By Michael Hurley, CBS Boston
BOSTON (CBS) — If this is indeed the end for Peyton Manning, it may be even uglier than we thought.
While the product on the field has been difficult to watch (nine touchdowns, 17 interceptions), it has apparently extended off the field, too.
According to NFL Network’s James Palmer, with Manning not playing this week due to what the team is calling a left foot injury, the future Hall of Famer has not even been near his team or coaching staff this week.
Manning “hasn’t attended any practices or meetings this week and hasn’t had a single conversation about Sunday’s game plan with Brock Osweiler,” according to Palmer. Mark Haas at CBS Denver has reported the same.
“His focus is 100 percent on treatment and getting healthy,” Palmer said.
Osweiler, of course, will be the Broncos’ starting quarterback on Sunday, going up against John Fox — a coach on whom Manning would likely have quite a bit of intel, having played for Fox for the three seasons prior to this one. And it stands to reason, surely, that one could “focus” on a foot healing while still being able to sit in a meeting room and speak, does it not?
Osweiler’s in his fourth NFL season, but he’s never started a game, and he only has 54 pass attempts in his career. Nearly half of those came just last week, when he threw his first passes of the season.
Surely, an inexperienced quarterback could use the guidance of a future Hall of Famer who has been in the NFL since Osweiler was 7 years old and has thrown more than 10,000 passes as a professional. Whether it’s what to expect from the defense on certain plays, when to change a call at the line, what to look for when a first or second read breaks down, or even just some advice on handling the mental and emotional challenges of being a starting quarterback, the impact Manning could have on helping Osweiler is immense.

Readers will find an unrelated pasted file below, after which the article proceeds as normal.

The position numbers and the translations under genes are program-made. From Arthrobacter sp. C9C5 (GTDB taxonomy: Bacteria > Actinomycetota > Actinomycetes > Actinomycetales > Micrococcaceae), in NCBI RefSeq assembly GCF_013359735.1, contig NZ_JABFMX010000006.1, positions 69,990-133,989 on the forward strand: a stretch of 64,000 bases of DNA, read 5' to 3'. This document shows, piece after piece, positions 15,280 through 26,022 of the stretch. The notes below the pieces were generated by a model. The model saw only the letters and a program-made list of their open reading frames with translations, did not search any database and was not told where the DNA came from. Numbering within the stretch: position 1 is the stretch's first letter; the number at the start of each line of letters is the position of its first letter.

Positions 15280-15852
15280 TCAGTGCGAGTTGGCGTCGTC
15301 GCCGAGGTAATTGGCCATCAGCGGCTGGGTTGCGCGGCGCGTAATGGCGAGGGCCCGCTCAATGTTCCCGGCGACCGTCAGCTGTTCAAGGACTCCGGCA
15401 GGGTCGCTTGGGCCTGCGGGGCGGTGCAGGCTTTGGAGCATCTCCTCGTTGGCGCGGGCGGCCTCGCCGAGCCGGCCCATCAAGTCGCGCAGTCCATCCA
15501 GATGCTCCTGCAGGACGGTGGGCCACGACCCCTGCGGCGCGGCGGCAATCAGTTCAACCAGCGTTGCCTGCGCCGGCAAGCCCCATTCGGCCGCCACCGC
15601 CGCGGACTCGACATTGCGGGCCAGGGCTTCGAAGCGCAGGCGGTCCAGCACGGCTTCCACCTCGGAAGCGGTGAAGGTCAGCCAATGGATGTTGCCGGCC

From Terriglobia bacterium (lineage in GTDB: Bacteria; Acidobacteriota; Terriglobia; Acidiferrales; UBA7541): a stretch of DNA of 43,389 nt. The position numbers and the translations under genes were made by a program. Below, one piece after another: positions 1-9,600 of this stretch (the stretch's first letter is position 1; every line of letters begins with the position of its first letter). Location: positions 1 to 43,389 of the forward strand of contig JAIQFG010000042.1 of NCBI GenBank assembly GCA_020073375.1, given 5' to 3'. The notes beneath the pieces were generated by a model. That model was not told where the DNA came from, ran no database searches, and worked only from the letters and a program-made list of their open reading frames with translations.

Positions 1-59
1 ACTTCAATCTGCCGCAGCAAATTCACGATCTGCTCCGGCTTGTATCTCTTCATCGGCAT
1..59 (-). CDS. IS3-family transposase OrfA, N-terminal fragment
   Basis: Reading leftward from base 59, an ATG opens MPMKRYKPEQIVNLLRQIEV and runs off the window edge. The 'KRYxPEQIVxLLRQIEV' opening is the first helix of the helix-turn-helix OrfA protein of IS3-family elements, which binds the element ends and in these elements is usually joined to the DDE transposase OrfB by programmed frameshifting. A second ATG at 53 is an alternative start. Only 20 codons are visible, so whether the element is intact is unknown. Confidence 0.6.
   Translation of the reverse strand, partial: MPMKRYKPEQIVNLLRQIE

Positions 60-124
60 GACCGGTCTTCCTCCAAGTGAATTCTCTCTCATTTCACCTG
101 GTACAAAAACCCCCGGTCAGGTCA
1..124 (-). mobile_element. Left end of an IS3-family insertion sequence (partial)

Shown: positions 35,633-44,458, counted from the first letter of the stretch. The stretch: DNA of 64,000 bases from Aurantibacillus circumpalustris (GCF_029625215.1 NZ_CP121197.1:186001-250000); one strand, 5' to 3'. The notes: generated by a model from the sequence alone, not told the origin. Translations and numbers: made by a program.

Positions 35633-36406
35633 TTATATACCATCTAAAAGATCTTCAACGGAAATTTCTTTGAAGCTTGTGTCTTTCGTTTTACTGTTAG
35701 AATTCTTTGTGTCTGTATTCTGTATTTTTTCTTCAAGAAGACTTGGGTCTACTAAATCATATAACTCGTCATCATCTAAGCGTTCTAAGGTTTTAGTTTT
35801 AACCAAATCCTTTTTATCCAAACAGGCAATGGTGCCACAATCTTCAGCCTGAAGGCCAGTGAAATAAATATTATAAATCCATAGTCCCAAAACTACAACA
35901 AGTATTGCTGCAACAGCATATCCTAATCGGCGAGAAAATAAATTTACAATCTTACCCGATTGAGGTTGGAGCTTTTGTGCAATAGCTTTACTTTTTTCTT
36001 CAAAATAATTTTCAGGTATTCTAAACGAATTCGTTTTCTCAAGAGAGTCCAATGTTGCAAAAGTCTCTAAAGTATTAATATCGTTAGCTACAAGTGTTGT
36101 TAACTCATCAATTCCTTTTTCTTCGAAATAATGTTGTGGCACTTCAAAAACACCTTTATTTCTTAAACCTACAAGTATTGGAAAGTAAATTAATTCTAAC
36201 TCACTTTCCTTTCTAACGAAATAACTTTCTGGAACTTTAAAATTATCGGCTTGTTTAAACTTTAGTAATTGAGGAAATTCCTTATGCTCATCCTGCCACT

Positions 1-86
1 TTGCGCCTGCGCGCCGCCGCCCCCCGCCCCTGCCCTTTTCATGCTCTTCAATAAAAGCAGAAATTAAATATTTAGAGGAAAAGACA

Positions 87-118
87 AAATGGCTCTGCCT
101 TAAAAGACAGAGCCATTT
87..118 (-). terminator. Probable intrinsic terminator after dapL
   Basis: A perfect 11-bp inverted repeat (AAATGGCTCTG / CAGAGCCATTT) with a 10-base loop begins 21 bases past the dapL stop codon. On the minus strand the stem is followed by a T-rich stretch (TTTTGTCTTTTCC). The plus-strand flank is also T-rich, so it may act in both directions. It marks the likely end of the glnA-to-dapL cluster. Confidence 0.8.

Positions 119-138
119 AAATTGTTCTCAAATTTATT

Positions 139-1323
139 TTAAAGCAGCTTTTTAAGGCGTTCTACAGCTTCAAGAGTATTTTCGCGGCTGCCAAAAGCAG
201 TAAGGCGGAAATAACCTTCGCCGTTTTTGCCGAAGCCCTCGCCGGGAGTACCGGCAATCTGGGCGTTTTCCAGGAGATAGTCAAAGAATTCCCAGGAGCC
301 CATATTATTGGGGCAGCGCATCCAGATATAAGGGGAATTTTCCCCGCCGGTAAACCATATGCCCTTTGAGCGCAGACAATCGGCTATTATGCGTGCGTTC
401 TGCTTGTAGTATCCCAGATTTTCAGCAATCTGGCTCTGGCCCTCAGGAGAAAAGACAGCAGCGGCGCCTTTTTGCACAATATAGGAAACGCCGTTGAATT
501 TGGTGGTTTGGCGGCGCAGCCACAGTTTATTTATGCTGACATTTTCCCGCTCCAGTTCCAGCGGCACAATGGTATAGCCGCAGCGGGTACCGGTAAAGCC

And by reportedly not being around to help, Manning opens himself up to critics who might suggest he’s putting his own interests above what’s best for the Broncos. And if anyone started to question whether Manning wants his team to win without him, they really wouldn’t be out of bounds.
In Manning’s heart of hearts, does he want to see Osweiler struggle, so that Manning can get his job back as soon as possible? It’s probably not the case, but pulling a disappearing act when he could provide invaluable advice to a teammate who needs it will automatically make minds wonder.
Manning’s explanation for not being around for Osweiler essentially amounts to Manning saying that there will be enough people offering advice, so his is not needed.
“No, I’m not a coach for one thing. And as I shared with him, he’s probably going to have a lot of coaches this week, some that aren’t coaches either, that are going to be offering him tips or advice,” Manning said. “So I told him that I am here for him as a resource if he needs me, but I’m not going to be one of those extra voices in his ear.”
What Manning didn’t say is that none of those coaches have even a fraction of the experience and knowledge of Manning himself. Quarterbacks coach Greg Knapp and offensive coordinator Rick Dennison may be fine coaches, but they could never help Osweiler the way Manning could.
Broncos head coach Gary Kubiak also said Monday that Manning didn’t really agree with the coach’s decision to go with Osweiler, a wrinkle that didn’t go unnoticed. Manning’s belief is that the best thing for the Broncos would be for him to play instead of rest, according to Kubiak.